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Alright, we are going to shake things up this time on The Original Vs. The Cover. We are going to actually look at two Cover versions of the same song and let them battle it out. The song is “Whiskey in the Jar” and the bands are Thin Lizzy and Metallica.
Yes, the Thin Lizzy version was a cover and not an original. “Whisky in a Jar” is actually on old Irish traditional song that was called “The Highwayman and The Captain”. The lyrics were altered and the name changed to “Whiskey in the Jar” by the Beasley Brothers some time in 1967. The song was later made famous by the Irish band the Dubliners in 1968.
The story behind the song is that this traveller (or highwayman) stole money from Captain Farrell. He took it to his woman who betrays him (however, it doesn’t say what the betrayal is). He later sees Captain Farrell again and ends up killing and winding up in prison. It is such a happy song!!
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For this month’s The Original vs. The Cover, we are tackling the classic song “All Along the Watchtower” written by Bob Dylan. We are going to explore the Bob Dylan version and the Jimi Hendrix version. The two versions of this song couldn’t be more different. You have Bob Dylan’s version which is more Folk Rock and then the Hendrix version which is pure guitar rock. Each version is a classic in its own right so how do you choose. Let’s learn about each version first before we decide.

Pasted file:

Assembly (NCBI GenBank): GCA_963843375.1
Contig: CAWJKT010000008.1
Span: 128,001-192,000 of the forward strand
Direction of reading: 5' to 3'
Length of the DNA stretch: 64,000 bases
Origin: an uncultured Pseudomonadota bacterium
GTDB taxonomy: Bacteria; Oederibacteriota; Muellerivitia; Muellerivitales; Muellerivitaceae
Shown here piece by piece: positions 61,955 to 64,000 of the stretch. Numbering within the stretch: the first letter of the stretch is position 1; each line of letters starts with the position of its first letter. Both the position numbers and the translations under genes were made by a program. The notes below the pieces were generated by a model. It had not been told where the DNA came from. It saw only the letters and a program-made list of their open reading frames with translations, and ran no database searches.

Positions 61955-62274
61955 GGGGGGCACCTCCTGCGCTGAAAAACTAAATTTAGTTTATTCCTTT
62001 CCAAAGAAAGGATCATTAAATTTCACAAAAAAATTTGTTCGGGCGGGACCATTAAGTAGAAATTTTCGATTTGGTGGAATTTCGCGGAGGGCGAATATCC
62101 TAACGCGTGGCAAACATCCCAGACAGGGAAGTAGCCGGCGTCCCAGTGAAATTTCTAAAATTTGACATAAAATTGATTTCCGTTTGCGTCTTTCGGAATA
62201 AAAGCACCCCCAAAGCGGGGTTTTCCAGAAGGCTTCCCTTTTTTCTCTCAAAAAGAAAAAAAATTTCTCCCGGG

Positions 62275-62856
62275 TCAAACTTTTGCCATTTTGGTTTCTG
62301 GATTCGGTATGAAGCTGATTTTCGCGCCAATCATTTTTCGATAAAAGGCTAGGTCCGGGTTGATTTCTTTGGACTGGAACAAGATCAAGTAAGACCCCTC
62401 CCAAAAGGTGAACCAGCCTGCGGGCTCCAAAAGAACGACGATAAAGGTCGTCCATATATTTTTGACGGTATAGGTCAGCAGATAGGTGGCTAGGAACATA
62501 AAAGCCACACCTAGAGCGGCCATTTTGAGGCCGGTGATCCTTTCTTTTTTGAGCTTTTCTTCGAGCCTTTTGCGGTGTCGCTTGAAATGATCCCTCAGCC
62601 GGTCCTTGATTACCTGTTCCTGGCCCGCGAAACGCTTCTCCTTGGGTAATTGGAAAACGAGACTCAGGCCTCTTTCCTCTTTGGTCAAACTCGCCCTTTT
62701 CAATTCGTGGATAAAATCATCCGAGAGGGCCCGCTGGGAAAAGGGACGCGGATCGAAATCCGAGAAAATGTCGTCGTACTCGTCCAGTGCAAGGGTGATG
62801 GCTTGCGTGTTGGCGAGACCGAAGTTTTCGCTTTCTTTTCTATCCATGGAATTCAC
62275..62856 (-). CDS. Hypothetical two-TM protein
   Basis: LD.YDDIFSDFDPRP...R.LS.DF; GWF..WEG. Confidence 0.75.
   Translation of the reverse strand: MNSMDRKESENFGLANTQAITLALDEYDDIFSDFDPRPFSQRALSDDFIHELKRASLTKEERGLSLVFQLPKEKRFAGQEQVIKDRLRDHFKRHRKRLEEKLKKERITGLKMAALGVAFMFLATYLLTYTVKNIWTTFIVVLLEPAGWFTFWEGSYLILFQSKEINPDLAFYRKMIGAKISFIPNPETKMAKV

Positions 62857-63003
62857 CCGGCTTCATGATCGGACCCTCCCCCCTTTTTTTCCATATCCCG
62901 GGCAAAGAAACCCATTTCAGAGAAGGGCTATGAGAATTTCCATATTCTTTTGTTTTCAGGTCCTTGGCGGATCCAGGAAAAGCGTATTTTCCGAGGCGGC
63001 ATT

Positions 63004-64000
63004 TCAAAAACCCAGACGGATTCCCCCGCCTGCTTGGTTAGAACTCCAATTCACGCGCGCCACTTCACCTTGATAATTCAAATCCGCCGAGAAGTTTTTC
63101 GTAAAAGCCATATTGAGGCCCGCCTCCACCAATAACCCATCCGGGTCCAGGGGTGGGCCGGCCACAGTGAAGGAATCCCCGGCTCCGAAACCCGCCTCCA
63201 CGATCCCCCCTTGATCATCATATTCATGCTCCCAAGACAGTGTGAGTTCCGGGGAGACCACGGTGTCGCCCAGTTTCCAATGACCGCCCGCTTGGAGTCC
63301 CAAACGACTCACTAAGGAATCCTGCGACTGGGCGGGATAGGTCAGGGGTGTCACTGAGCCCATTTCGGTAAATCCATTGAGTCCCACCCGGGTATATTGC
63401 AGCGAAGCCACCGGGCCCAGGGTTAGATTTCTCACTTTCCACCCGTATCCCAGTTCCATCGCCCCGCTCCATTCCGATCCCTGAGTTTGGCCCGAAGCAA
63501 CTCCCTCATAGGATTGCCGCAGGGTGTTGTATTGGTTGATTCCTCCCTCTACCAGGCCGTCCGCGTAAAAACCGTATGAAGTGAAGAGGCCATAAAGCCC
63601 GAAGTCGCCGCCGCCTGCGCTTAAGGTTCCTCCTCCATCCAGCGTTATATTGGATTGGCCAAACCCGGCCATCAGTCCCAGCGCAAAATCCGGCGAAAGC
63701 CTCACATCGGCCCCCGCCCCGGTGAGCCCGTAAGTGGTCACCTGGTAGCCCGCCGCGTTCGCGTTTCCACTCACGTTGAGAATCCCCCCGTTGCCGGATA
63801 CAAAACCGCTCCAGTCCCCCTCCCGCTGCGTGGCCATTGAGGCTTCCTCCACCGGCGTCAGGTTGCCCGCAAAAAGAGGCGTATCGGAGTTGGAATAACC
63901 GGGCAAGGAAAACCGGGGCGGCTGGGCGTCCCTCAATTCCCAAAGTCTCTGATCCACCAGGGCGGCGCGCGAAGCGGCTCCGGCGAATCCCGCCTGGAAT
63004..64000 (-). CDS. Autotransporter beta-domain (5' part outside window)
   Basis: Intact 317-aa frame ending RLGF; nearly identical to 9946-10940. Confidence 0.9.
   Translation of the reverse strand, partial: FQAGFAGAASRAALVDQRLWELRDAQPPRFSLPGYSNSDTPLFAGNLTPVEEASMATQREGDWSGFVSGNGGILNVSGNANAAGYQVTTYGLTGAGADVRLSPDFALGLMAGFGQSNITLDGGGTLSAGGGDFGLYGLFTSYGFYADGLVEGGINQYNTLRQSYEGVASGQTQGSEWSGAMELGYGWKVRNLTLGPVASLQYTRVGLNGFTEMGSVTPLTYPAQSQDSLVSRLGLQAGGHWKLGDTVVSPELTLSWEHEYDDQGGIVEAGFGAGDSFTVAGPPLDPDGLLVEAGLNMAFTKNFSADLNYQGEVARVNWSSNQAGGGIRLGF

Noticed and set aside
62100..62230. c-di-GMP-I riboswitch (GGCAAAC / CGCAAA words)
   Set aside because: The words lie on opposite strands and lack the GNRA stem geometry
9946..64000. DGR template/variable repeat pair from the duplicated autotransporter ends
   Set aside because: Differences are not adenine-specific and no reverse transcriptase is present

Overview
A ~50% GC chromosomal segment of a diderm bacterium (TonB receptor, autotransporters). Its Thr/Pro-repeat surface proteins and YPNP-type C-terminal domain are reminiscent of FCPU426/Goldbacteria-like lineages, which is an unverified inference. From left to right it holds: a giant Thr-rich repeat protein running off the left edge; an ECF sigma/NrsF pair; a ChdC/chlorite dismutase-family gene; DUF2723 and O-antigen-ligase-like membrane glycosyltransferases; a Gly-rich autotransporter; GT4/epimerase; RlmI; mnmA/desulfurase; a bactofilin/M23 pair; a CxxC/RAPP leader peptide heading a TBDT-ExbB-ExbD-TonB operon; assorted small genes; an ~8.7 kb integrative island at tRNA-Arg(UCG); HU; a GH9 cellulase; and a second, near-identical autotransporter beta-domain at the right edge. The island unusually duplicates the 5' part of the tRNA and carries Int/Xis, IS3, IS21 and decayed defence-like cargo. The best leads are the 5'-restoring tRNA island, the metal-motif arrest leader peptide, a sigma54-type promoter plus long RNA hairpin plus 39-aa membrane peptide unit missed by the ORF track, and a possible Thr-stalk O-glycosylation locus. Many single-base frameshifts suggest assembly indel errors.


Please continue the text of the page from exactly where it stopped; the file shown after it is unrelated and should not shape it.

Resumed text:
Bob Dylan wrote and recorded the song back in 1967. It was on the album John Wesley Harding which was released in December 1967. The song itself wasn’t released as a single until November 22, 1968 which was actually after The Jimi Hendrix Experience released it as they released it as a single on September 21, 1968. If we base the original and the cover based off single release date, then Hendrix’s is the original…right? No, it isn’t but one could make an argument if they so choose.
The song itself is a slow, almost ballad like for part of the song. Instrumentally, the standout is the harmonica which is the main driver of the song. The guitar and drum parts were background and their simplicity is what makes it work. The folksy sound and Dylan’s gritty voice were magical and he sings with such emotion. This is one of the few songs I actually could understand what he was saying.